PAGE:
The Plazuela de la Cárcel was opened in this space in the 15th century to accommodate the weekly market that could no longer fit in the old square, Plaza de San Juan. Its size was later expanded when Cardinal Mendoza moved the market to the current Plaza Mayor, turning the new square into the nerve center of the city’s civil power by concentrating the jail, the City Hall, and the Municipal Archive within its perimeter. On the left side, the Posada del Sol, built in the first half of the 16th century, and forming an angle with it, are the main civil institutions of the Renaissance city.

The Royal Jail was situated between the Posada del Sol and the Town Hall. It was a small municipal holding facility where prisoners were held temporarily before being permanently transferred to prison. Like the Town Hall, its construction was mandated by Pragmatic Orders issued by the Catholic Monarchs. The construction of the Town Hall was completed in the year 1501, followed by the commencement of the Jail’s construction.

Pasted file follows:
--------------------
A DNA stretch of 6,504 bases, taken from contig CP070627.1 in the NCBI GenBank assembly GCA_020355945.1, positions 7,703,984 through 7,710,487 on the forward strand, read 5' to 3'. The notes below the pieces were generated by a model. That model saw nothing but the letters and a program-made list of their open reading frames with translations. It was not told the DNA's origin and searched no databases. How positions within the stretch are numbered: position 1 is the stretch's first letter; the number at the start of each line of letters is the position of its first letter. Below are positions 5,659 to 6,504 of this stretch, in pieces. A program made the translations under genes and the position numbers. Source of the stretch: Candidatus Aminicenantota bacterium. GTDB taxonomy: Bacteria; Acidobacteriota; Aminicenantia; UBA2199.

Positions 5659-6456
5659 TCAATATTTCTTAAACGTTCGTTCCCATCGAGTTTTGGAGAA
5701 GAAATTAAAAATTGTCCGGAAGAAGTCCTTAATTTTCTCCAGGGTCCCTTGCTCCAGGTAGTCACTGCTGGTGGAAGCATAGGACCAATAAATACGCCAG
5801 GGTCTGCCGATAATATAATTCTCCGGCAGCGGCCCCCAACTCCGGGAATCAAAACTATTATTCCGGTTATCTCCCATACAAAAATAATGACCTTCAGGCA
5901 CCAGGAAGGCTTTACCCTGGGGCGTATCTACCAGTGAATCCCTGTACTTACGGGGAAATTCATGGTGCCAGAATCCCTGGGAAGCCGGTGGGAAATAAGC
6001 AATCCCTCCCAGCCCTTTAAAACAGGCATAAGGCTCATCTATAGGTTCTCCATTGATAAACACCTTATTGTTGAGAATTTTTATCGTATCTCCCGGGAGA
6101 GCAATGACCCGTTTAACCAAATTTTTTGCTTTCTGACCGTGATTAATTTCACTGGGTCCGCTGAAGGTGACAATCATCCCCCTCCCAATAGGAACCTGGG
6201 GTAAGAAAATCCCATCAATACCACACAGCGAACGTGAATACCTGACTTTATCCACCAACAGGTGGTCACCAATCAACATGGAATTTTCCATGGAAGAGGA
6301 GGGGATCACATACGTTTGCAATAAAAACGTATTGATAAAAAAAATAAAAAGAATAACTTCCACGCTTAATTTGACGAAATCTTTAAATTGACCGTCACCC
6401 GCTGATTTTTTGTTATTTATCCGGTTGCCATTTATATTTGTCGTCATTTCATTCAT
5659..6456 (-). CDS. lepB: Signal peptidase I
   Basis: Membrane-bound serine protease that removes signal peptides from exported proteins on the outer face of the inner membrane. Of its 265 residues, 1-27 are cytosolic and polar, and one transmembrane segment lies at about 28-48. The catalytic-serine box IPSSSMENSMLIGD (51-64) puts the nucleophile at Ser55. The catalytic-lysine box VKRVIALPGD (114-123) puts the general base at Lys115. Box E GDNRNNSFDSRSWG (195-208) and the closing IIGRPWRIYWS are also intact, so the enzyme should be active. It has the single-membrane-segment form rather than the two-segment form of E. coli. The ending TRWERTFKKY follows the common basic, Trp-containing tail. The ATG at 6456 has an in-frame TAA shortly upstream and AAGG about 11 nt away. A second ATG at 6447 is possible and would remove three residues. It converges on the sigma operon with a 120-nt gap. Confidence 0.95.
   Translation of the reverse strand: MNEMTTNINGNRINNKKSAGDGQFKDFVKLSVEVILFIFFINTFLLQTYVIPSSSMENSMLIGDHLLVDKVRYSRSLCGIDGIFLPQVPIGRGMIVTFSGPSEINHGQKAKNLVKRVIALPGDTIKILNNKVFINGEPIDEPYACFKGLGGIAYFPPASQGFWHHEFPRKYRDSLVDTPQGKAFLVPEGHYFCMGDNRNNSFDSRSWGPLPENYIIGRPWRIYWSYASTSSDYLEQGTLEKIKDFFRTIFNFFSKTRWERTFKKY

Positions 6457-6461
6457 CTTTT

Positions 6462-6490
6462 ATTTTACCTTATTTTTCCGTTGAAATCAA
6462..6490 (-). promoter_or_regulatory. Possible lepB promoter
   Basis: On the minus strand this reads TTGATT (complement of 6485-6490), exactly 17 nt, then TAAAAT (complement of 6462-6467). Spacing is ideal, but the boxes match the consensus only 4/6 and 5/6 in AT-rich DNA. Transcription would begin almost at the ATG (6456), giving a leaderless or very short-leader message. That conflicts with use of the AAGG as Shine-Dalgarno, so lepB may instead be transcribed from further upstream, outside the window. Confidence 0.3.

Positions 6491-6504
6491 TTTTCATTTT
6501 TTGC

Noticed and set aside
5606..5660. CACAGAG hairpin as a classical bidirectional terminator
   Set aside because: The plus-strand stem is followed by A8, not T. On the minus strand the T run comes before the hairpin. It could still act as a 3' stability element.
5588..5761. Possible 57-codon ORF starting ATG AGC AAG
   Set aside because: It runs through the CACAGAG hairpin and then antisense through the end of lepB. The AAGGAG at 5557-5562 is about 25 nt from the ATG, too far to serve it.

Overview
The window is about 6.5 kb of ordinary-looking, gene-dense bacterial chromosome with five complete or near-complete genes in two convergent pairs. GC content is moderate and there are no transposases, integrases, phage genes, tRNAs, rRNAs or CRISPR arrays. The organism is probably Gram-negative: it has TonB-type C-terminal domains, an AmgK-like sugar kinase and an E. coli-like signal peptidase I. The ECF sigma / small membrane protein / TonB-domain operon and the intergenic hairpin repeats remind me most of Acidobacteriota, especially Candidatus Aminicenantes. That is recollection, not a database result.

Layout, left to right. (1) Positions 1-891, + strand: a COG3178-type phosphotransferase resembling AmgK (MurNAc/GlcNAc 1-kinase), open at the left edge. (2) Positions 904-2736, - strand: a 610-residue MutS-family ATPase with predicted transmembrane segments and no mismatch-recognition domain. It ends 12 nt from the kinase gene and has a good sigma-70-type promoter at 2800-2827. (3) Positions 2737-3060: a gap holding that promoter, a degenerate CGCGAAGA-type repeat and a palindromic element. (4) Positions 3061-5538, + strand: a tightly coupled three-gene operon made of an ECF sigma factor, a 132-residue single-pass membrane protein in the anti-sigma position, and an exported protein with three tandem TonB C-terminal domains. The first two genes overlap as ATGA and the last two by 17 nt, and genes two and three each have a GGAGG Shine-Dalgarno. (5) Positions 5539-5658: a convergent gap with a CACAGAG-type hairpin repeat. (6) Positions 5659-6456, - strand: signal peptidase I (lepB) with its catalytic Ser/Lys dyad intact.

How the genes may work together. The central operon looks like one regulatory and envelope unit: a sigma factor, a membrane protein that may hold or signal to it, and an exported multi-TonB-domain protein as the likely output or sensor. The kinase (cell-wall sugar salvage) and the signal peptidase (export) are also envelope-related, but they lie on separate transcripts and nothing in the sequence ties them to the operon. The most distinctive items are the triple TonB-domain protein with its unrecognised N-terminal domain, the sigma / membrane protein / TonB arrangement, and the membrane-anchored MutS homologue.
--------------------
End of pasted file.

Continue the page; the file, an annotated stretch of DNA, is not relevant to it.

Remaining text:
The old Town Hall, also known as, fulfilled its administrative and judicial duties for over three centuries until the 19th century when it moved to the current Plaza Mayor, occupying the palace of the deans. Its facade, made of reddish sandstone typical of Sigüenza, is composed of two levels. The lower level with round arches was used as the notary’s office and administrative offices such as the registry and seal. The upper level, where the municipal council meetings were held, had large windows and the shields of Sigüenza, the Catholic Monarchs, and Bishop Carvajal, under whose reign and pontificate respectively this municipal building was commissioned.